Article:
Monday, July 26, 2010

How Long and Where to Keep Important Documents

Special thanks to my very organized coworker for suggesting this topic.

File drawers overflowing with papers? Here is an easy-reference list of what important documents to keep and how long to keep them. (Note: this article is several years old, so the 2013 reference is no longer valid.)

Documents that you should always save:
  • Birth certificates
  • Marriage licenses
  • Death records
  • Social security cards
Also, keep the most current copies of these safely filed:
  • Wills
  • Deeds and Vehicle titles
  • Passports
  • Divorce and custody paperwork
  • Photocopies of front and back of insurance and credit cards in the event of theft
Wills and other items that might be needed in the event of an untimely death should be stored in a fireproof safe, rather than a safe deposit box. See here for an explanation.

Saturday, July 24, 2010

Mail, Bills and Paperwork

Key idea: Handle a piece of paper only once. At most, twice.

Mail is one of the most aggravating things to keep up with, because it comes nearly every day. And 90% of it is stuff that we don't need or want. Who wants bills, right?

Here's a typical scenario at our house: My darling husband checks the mailbox when he gets home from work, before he even gets in the house. He drops his briefcase and keys in the foyer and plops the mail on the kitchen counter. After saying his hellos, he pulls out what he wants to look at and sets it back on the pile. Then, if it's a day that I've been at work, we launch into making dinner. The mail gets in the way.

Every house seems to have a clutter catch-all. For some people, it's right inside the front door. At my house and  my parents' house, it's the kitchen counter. A wise woman advised me before we were married, "Figure out what one part of your house always has to be clean [for your peace of mind] and make sure your husband understands that." Turns out, my place is that kitchen counter.

Mail bursting into flames (gas stove) and Christmas cards splattered with tomato sauce are unsafe and inappropriate, so how can you deal with the inevitable flow of paper into your house?
  • First, I open and look through everything in one batch, and pull out what needs attention or is actually fun to read. Hubby and I look at any letters or cards right away, and magazines are placed in the living room for future reading. If something needs to be filed, that goes with the bills. Since we pay our bills online, the outer envelope, return envelope and any stuffing gets put on a pile for recycling. The bills that need payment get set aside to be entered into the computer. This reminds me that I should set up my accounts to receive bills electronically... Look for a future post on why paying bills and managing money online can save you time and money, if you aren't already doing it.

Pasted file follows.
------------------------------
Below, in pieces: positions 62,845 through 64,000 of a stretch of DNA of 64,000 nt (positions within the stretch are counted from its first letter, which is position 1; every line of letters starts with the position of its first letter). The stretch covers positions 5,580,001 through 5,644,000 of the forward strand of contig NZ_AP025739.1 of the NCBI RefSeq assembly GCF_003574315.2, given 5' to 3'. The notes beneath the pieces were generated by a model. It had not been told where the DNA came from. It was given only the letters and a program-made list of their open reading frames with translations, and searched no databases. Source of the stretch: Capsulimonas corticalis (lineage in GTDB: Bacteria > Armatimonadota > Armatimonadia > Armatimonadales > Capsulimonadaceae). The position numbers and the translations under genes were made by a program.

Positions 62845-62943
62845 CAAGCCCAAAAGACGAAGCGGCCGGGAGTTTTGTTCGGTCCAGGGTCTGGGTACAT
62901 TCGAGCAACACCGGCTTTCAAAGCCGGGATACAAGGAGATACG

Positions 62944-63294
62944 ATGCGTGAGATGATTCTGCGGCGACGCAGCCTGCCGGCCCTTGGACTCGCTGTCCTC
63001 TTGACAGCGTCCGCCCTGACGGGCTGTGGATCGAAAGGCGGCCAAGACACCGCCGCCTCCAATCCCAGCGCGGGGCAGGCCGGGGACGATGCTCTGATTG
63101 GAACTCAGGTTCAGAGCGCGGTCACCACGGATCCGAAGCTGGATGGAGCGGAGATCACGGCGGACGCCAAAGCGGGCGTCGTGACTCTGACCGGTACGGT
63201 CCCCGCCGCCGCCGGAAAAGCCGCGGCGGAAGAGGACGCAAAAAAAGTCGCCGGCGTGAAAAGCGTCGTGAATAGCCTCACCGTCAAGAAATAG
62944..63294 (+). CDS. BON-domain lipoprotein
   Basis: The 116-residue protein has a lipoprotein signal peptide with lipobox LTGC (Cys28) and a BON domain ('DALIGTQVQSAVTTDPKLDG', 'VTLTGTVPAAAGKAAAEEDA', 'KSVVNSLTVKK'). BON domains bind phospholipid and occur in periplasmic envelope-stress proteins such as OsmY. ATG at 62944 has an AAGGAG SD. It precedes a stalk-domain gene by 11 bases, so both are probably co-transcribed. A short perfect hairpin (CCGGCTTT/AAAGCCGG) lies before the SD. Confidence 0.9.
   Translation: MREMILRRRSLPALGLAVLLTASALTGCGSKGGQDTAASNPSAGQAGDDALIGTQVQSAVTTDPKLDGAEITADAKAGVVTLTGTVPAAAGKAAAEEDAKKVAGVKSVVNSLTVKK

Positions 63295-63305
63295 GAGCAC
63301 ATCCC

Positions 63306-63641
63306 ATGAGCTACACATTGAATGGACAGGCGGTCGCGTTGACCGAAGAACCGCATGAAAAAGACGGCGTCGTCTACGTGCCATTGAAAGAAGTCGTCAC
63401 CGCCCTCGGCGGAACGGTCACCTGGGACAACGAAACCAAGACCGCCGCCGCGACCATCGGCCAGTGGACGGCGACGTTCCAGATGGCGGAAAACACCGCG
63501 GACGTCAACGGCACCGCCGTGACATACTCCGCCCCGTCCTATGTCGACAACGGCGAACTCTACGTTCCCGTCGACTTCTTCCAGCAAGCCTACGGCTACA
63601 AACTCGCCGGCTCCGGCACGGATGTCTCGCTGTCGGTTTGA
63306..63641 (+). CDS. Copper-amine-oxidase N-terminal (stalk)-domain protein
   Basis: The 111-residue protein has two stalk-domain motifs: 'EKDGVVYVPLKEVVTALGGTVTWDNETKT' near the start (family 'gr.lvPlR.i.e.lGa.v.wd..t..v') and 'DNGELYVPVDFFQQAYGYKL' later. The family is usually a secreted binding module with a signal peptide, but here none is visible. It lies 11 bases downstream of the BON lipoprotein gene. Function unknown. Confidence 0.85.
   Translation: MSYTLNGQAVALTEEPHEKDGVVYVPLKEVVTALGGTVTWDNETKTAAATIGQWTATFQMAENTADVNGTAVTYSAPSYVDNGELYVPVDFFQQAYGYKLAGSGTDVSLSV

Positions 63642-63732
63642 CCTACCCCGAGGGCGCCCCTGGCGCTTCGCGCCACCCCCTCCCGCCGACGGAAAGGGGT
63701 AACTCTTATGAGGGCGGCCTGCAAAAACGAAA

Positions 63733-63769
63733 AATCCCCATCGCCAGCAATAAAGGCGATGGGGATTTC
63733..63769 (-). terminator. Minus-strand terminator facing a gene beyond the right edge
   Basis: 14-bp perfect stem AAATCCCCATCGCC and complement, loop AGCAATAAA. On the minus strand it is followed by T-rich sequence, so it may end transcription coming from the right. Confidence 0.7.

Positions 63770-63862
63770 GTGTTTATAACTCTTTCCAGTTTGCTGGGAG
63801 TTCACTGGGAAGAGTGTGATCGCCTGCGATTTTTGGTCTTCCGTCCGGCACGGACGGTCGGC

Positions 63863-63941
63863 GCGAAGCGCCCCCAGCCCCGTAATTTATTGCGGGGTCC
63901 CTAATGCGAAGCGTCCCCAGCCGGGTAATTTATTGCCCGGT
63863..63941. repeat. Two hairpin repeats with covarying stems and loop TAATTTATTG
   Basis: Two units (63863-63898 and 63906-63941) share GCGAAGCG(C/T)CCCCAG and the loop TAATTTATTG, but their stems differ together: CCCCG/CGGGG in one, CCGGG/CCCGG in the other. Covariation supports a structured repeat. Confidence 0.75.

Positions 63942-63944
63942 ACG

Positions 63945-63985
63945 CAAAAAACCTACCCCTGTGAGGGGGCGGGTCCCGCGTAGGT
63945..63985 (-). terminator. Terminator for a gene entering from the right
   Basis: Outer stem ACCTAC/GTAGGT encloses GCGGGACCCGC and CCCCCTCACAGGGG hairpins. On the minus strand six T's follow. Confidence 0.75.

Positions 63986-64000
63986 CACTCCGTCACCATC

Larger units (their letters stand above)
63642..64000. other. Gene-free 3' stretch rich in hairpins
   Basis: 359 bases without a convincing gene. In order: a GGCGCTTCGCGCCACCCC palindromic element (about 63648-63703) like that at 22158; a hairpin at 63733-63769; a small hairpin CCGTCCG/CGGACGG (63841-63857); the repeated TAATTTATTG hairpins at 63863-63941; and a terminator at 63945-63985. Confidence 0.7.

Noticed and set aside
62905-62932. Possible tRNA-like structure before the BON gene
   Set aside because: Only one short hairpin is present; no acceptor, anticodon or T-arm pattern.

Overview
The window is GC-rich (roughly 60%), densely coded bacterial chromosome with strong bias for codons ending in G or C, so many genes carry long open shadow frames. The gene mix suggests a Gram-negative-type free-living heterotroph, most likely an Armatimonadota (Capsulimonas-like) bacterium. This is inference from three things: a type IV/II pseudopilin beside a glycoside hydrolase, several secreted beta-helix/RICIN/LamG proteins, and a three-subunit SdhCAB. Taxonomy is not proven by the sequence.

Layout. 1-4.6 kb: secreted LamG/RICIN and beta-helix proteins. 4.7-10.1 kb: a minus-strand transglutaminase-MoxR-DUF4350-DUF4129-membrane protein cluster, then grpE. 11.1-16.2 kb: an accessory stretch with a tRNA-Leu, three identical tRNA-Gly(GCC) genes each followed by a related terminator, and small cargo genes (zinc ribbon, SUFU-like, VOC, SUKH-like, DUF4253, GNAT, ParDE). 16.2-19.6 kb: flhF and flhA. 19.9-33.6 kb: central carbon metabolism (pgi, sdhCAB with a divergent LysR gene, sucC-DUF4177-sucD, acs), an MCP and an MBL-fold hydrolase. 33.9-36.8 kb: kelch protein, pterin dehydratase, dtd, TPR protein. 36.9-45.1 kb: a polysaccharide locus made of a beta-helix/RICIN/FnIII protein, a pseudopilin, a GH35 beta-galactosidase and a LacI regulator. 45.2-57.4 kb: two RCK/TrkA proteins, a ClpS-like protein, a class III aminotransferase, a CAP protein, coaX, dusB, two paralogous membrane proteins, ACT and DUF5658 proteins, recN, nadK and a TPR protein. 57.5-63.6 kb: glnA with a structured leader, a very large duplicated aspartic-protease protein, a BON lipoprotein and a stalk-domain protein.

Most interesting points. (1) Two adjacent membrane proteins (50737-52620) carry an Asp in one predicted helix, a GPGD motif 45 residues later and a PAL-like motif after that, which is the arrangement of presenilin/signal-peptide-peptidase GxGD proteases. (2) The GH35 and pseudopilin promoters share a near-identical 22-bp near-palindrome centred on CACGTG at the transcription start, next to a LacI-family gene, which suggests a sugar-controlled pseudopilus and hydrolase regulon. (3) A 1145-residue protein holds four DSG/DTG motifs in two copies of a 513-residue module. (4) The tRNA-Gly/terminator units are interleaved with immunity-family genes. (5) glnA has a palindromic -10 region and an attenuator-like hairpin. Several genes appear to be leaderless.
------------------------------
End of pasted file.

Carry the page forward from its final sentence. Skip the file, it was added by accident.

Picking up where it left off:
• Second, recycle as much of the junk paper as possible. I have become a big fan of the Abitibi Paper Retrievers in the area since they provide money for local schools. I usually drop off a paper bag full once a week. To learn more, visit
  • Third, if you have time, try and get off the mailing lists of charities, catalogs or other companies that send you junk mail. That way, they won't sell your name to someone else who will send you junk mail. And of course, make sure you pull out the bills and pay them, so you don't end up getting more mail in the form of late notices.

We've been swamped with credit card offers recently. While I love to recycle, I shred anything that could be simple for an identity thief to work from before I recycle the shredded paper. If you want to be removed from the list for pre-approved credit card offers, you can follow an automated system by calling 1-888-5-OPTOUT (1-888-567-8688) or visiting This will notify the big three credit bureaus that you don't want such mailings for five years.

Friday, July 23, 2010

Organizing 101

I've been dreaming for several years about starting my own organizing services business. And now, the time seems right to start sharing some of my ideas and how I can help others.

You see, ever since I was a little girl, organizing has been part of my everyday life. My mom laughs as she recalls three-year-old me lining up shoes underneath the bed, or straightening books on the shelf and ordering them by height. Not only do I love to have an organized home, but I love devising systems that improve the way things get done.

I look forward to helping you find ways to save time, money and energy at home, at work, or with whatever you are doing. Check back often for more hints, and please, let me know what you think. I'd love to help you find a solution to your organizing challenges.